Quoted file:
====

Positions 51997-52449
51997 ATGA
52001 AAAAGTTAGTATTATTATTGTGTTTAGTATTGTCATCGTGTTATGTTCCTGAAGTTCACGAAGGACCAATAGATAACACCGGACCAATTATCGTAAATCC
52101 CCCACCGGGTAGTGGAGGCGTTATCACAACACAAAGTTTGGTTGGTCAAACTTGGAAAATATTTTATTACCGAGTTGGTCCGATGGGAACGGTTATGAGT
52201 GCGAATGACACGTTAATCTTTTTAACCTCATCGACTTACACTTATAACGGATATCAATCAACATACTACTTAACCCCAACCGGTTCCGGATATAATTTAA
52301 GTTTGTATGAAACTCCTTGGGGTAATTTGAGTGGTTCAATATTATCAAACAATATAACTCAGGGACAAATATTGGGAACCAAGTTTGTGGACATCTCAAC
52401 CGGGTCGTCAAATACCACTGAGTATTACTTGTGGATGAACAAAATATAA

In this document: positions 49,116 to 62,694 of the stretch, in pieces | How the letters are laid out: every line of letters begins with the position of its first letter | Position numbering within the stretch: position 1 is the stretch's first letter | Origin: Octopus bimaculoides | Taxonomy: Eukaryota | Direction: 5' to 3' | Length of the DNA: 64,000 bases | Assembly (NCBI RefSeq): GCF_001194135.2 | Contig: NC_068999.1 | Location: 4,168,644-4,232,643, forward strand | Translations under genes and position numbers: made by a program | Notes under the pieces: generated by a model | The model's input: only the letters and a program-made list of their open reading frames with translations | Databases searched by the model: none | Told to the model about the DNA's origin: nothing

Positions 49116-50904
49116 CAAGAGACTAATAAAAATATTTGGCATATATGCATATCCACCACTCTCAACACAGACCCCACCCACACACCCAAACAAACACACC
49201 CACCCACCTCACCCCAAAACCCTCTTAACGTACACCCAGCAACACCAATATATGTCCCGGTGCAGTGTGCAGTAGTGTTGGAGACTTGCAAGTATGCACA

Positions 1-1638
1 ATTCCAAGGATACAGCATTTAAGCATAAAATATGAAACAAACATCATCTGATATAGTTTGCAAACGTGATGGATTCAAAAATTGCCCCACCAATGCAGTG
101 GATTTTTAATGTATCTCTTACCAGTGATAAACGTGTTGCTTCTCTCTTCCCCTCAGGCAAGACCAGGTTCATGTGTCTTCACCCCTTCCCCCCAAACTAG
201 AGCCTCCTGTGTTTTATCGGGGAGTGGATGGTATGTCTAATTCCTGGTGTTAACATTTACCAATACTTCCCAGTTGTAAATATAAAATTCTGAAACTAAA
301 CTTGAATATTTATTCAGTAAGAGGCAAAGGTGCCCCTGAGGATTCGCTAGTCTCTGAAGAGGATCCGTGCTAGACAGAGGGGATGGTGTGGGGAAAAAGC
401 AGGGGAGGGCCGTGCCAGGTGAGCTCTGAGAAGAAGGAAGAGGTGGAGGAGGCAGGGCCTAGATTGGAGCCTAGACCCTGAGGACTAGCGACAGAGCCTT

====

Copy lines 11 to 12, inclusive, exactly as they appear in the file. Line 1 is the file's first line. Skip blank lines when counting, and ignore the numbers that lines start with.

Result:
49201 CACCCACCTCACCCCAAAACCCTCTTAACGTACACCCAGCAACACCAATATATGTCCCGGTGCAGTGTGCAGTAGTGTTGGAGACTTGCAAGTATGCACA

Positions 1-1638